Sunday, December 28, 2008
I've been thinking recently about search results, AI, project management and other things (a few beers would have distracted me to thinking about a few more beers....but when you're out you're out) - and a thought came to mind that maybe it's the forgetting part of our memories that has caused the problems. Not that memory lose is why there has been little progress, but that memory lose in itself, the need to lose memory, has not been taken into consideration. I'm far from an expert, but part of our ability to progress is to forget; forget past problems, pain points, even correct conclusions...we even combine past memories into a single one. It's sort of a house cleaning effect. So, let's apply memory lose to search results. When we google we often find old, out dated information and older information first - would it make sense to 'reduce' the ranking of pages that have been around longer, especially those with little to no change? In regards to AI - the base approach is to record everything, build complex switches to find the answer and then highlight the path for the next request...what if the old answers are lost, new paths need to be found to new/perhaps-better (or worse) results...but at least different. For project management - a very specific area - wouldn't past approaches, right or wrong, once removed make available opportunities for new discovery. You basically remove the 'known' right answer (that might not be the right'ist) for hopes of discovering a right'er answer for that point and time. Just some random thoughts.
Monday, December 22, 2008
Will This Economy Finally Push the Toyota Way Into Software Development?
I like the feedback - I think agile had such a big impact because it was not corporatized...once it's incorporated into an unproductive company, it too will become another unproductive pushed down management fiasco......
Saturday, December 20, 2008
What are limitations? and how are they set? Some are physical, but the most impactful ones, the ones that affect us on a daily basis are often self-induced:
- that's not how we do things around here
- management (aka the man) said no
- this is the best way
- I need to get this done, no time to think about it
Experts are those that often don't know any better then those with real inspiration. We often see the best results from new-hires because they are not pulled down by corporate culture, group-think and general noise. Take a look at Cliff Young - an Australian marathon runner who was clearly out of his league, but won because he didn't know the pre-existing unofficial rules.....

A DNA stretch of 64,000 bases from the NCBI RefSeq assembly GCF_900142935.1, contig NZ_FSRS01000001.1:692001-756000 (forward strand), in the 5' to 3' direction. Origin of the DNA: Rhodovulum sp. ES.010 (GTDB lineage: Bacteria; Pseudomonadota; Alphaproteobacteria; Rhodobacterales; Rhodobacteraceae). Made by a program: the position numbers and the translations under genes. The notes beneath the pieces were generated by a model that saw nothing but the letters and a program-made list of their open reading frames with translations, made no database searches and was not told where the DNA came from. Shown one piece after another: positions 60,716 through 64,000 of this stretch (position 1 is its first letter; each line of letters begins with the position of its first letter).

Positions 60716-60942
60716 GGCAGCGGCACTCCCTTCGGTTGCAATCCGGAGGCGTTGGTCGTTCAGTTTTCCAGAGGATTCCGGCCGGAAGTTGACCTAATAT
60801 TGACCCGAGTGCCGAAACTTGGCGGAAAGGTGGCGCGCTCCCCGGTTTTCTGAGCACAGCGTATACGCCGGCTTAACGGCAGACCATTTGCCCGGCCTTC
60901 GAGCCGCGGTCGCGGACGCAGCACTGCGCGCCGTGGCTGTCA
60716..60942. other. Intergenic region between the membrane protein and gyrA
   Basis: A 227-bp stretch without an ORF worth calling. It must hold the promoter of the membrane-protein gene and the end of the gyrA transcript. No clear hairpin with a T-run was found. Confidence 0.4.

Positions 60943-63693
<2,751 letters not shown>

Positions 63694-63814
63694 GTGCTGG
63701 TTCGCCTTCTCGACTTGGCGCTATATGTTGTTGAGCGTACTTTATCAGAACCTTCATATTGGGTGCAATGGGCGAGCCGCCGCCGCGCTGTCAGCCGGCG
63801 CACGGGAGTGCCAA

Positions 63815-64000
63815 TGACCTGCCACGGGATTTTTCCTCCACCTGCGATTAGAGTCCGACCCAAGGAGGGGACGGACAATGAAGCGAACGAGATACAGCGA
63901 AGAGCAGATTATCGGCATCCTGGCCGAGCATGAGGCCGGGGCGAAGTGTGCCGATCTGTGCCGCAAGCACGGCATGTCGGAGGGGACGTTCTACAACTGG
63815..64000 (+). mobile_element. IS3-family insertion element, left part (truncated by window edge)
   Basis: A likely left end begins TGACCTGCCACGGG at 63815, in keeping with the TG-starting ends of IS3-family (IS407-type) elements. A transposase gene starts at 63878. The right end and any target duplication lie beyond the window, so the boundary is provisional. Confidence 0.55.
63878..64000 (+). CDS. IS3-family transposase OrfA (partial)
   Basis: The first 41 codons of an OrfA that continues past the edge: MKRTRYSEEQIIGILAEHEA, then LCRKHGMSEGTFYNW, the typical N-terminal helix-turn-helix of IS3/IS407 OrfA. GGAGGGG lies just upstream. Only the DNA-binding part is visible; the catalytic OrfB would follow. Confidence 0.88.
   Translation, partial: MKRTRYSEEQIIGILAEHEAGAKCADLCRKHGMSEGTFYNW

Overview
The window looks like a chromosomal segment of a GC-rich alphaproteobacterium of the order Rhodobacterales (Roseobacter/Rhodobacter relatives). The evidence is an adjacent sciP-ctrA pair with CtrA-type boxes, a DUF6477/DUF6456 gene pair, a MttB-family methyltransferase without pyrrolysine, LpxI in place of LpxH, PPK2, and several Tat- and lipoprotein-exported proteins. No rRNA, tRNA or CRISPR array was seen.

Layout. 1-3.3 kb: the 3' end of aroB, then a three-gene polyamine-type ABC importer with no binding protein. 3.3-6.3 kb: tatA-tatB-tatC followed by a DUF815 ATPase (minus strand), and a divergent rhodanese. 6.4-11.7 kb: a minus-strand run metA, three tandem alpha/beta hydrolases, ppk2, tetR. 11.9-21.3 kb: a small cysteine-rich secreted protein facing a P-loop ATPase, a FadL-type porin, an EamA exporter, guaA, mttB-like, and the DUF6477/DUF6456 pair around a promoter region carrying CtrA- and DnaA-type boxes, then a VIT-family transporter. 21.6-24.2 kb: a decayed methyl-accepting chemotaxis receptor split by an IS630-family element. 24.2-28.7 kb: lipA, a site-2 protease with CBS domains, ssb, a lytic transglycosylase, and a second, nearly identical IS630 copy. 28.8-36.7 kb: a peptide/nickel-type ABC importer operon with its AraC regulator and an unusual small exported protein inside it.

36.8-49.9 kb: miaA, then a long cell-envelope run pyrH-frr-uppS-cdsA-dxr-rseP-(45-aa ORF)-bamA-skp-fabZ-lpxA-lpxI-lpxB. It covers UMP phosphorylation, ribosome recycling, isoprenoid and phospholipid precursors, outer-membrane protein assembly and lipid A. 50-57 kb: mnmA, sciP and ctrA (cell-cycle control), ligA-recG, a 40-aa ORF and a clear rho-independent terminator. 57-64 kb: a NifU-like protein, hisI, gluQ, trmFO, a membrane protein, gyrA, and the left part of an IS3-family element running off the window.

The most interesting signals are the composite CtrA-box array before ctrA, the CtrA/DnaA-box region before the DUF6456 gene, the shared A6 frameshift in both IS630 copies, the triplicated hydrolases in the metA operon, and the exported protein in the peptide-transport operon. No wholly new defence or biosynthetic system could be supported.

My advice to succeed: Find out what the rules are and then go out of your way breaking each one....you're bound to hit gold.
Saturday, December 13, 2008
It doesn't take much to find someone/somewhere talking about how their project improvement process failed to take hold in company x....and wonder why. Easy answer - when you jump on a crashing plane to try to save it - you often end up one of the victims. PM's are often brought in to help stabilize and address failing projects and often the root cause of the failing project is a corporate wide issues. While it's easy for the PM to focus on the specific project, group or 'specific' improvement area, the rest of the overwhelming issues remain, lurking, building up pressure until the PM and all the nifty tools and powerpoint communicated process changes get crushed. So - what should the PM do? ..... stay tuned
Is Bill Murray NYC's New Party Boy?
Showing up out of nowhere? Washing dishes? Hanging out and talking about sweet potatoes and Mexican food? A tourmented free soul? Carl Spakler sounds like he's having a good time that's all.
Friday, December 5, 2008
Wednesday, December 3, 2008
Often times great ideas outlast their usefulness - and I think the time of the database as we know it is nearing it's end. I can still remember a time before databases - the time of the dinosaurs (aka main frames) and the various data store systems used...it seems those times are coming back (look at google or yahoo - here's a good short article:http://www.jonlee.ca/how-does-google-store-all-of-its-data/). Let's take a look at the reason behind the emergence of databases:
- disk space conservation (normalization provides for this)
- common data access language (SQL)
- easily exchangeable resources - DBA/DBD's (not cheap, but interchangeable)
- common/standard backup/recovery (data security)
And the downside:
- scalability (I think they could scale hugely, but accessing would prohibit google size type of needs)
As with most great ideas, the original intention/benefits are often reduced through use of the idea in areas not intended or thought of. I think a prime area where databases fail are large size websites where quick (very quick) access to massive data is required (not reporting or transaction processing). Years ago large (considered large at that time) data stores existed outside of databases, standard summarizing was used to gather specific info, feed it into the database which would then be used for reporting....are we heading that way again?